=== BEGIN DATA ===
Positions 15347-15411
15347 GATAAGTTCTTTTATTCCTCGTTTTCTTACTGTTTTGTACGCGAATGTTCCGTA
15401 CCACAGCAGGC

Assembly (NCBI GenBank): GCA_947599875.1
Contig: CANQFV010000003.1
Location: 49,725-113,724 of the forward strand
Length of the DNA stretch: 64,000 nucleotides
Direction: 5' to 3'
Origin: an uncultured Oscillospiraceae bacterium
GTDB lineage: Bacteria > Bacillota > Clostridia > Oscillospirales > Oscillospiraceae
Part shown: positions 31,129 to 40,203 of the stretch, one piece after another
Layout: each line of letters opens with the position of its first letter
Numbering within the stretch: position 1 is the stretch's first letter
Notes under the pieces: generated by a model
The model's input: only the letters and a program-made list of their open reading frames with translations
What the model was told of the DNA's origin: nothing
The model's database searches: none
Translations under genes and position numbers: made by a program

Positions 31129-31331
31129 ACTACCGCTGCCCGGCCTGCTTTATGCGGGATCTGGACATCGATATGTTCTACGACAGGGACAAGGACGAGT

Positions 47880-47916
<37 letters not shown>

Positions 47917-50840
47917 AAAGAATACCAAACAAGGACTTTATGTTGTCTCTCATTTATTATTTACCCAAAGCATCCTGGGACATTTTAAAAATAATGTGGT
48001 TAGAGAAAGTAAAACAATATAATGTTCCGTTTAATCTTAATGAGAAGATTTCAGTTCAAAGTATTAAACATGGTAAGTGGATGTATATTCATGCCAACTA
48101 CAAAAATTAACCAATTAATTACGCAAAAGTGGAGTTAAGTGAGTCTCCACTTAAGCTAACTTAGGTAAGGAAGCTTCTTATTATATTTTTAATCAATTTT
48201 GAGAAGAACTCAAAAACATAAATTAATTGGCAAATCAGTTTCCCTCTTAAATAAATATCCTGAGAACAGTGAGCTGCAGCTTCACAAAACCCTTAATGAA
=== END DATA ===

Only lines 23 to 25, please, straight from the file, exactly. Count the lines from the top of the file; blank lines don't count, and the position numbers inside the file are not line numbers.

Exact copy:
Positions 47917-50840
47917 AAAGAATACCAAACAAGGACTTTATGTTGTCTCTCATTTATTATTTACCCAAAGCATCCTGGGACATTTTAAAAATAATGTGGT
48001 TAGAGAAAGTAAAACAATATAATGTTCCGTTTAATCTTAATGAGAAGATTTCAGTTCAAAGTATTAAACATGGTAAGTGGATGTATATTCATGCCAACTA